Ahead of David Lynch’s revival, I went back and binged on the original series, interested to know if it would still capture me like it did 27 years ago. I was only a few years older than the fictional 17-year-old Laura Palmer when I sat with my mom and best friend Erik each week, religiously invested in Special Agent Cooper probing Laura’s grisly death. My mother didn’t laugh at the dark humor that Erik and I enjoyed over the slain girl’s mom wailing long past when other directors would have yelled “cut!” We had grown up on Lynch’s Blue Velvet and were more than prepared for the dramatic swings—after all, Dennis Hopper snuffing up oxygen through a mask is practically normal. Still, both generations were glued-fast to the intrigue.
Experiencing Peaks after such an absence was a strange homecoming of sorts. Like a family reunion where some faces are more recognizable than others but in a few short moments everyone’s personality comes raging back. Vixen Audrey Horne (Sherilyn Fenn), “Damn fine cup of coffee!” Dale Cooper (Kyle MacLachlan), and lovely Laura (Sheryl Lee) are among the many of the memorable faces, along with (hey I remember now!) Ed Hurley (Everett McGill), Log Lady (Catherine E. Coulson), Andy Brennan (Harry Goaz), and Lucy Moran (Kimmy Robertson). Plus a host of other quirky subversive characters milling about the picturesque Twin Peaks, the town that’s just waiting to have the phony facade peeled back revealing the demons at play.
Watching it again, I was engrossed by the mystery of who killed Laura Palmer—though I knew exactly, her father Leland as possessed by the evil spirit BOB. I had forgotten that Laura tells Cooper she will meet him again in 25 years. How prescient is that! I remembered the cliffhanger with BOB possessing Coop and then little else in that final half-season. That final half, plus the film Fire Walk with Me (1992), didn’t necessarily ever have me begging for the show’s return.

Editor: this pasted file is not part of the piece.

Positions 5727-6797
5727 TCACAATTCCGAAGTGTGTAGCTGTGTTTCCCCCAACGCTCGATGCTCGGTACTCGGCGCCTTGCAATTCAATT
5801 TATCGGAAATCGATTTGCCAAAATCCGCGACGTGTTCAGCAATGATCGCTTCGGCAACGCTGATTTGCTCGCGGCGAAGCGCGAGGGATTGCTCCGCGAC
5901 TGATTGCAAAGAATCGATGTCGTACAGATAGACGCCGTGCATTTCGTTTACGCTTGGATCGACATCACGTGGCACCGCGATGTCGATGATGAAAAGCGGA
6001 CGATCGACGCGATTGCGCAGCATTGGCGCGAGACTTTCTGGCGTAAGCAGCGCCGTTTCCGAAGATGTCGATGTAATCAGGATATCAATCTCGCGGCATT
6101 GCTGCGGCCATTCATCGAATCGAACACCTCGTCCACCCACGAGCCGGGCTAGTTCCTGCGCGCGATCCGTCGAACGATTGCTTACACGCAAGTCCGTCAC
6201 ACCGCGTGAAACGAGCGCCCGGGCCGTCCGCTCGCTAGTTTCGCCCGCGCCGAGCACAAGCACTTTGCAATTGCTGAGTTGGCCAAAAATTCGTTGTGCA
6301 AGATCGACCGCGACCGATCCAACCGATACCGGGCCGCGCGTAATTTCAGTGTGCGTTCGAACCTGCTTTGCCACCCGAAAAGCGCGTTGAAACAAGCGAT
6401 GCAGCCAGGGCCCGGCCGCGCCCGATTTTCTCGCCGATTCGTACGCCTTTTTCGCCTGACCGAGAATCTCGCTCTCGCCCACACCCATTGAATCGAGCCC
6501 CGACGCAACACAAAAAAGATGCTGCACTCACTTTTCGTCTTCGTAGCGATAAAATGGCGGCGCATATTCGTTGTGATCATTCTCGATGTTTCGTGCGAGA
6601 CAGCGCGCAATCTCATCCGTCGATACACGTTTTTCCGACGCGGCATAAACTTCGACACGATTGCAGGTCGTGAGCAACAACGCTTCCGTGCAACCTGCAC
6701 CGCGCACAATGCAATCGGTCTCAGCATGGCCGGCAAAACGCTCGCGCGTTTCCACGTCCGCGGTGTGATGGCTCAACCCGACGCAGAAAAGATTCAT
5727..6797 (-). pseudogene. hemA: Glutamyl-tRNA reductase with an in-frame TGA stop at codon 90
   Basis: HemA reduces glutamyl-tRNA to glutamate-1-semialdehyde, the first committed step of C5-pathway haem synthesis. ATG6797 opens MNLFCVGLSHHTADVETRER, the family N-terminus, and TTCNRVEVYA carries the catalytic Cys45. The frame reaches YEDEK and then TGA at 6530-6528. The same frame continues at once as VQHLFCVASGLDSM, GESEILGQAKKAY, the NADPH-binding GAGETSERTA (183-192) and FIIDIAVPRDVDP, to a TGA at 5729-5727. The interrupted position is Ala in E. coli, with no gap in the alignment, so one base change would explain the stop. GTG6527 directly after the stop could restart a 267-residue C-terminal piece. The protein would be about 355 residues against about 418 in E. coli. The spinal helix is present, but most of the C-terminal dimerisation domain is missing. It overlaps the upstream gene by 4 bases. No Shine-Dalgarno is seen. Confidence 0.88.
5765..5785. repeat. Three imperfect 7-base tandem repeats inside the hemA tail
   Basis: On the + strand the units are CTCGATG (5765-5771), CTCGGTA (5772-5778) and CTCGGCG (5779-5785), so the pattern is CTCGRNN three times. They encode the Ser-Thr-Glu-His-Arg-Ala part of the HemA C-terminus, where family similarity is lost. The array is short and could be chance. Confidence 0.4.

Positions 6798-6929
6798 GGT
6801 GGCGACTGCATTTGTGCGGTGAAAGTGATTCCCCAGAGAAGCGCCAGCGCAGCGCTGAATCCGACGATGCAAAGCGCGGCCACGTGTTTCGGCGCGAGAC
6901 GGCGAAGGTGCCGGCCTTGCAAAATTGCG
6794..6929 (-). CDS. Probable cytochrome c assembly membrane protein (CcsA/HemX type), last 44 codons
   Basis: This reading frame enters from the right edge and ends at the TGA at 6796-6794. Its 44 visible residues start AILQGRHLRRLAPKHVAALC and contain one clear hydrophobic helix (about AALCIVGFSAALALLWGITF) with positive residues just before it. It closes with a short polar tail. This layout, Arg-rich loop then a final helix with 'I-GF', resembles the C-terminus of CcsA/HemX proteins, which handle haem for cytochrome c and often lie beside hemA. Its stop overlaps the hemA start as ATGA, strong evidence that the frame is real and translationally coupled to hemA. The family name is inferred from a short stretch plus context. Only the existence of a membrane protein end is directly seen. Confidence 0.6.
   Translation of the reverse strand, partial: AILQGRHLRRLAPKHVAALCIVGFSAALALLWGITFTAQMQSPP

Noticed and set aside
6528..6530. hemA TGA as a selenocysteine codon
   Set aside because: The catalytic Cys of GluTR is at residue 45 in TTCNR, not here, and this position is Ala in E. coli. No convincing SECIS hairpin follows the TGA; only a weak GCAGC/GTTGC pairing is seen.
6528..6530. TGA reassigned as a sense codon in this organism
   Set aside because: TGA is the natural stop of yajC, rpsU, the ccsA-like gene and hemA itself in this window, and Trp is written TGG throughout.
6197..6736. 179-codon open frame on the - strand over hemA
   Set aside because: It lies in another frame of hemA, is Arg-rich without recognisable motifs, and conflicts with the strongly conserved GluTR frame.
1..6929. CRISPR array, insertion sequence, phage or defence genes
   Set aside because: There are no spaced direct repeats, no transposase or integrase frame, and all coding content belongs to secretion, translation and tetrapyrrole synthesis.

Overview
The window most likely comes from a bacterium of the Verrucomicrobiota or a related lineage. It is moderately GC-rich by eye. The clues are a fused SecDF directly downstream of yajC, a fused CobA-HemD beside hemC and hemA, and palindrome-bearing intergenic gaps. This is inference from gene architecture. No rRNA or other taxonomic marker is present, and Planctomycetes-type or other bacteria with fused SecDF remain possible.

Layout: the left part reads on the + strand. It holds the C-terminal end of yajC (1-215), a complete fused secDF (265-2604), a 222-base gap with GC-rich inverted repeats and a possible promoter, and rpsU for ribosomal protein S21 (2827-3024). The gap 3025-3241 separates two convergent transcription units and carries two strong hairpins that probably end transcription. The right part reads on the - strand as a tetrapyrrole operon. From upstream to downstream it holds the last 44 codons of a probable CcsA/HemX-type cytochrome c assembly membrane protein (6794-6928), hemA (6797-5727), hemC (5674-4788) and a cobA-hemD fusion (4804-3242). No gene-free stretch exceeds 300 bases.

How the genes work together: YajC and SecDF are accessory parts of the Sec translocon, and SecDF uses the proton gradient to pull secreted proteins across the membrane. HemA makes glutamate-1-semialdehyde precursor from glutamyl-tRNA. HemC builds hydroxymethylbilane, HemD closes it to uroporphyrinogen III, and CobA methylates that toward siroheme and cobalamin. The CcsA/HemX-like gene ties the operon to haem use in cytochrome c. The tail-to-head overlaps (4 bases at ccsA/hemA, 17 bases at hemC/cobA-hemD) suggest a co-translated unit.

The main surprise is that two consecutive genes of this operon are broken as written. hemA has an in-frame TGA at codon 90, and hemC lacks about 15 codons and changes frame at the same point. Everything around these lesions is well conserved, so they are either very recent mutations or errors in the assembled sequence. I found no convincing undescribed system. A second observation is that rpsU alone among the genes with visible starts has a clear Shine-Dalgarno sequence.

I was only a few years older than the fictional 17-year-old Laura Palmer when I sat with my mom and best friend Erik each week, religiously invested in Special Agent Cooper probing Laura’s grisly death.
Against my lowered expectations, I didn’t jump up and down with the announcement that Lynch was heading back to Peaks at first, but I have to admit that a second go-around made me curious to see if he along with Mark Frost could recreate the magic without treading over the same hallowed ground. Would I give a damn about these characters so much more mature? And after revealing the murderer in the second season, ratings steadily dropped—so what made Lynch think anyone would still be gripped? We watched the original for not just the satire and quirky characters but because there was an intriguing mystery at the heart of the narrative. Once that went, what was left? Turns out, quite a bit.
Lynch picked up where we left off in 1991 with Cooper trapped in the Black Lodge and his doppelganger still on the loose. Kyle MacLachlan sporting longer hair and wearing a leather jacket, killing at random, was not exactly where I thought we would be, but it makes sense that the evil one has been off raising hell while the FBI agent has remained trapped in limbo, aging. He’s told by a naked twiggy tree topped off with a pulsating brain (Lynch cheesiness at its best) that the doppelganger—malevolent Cooper—must return before Coop can go.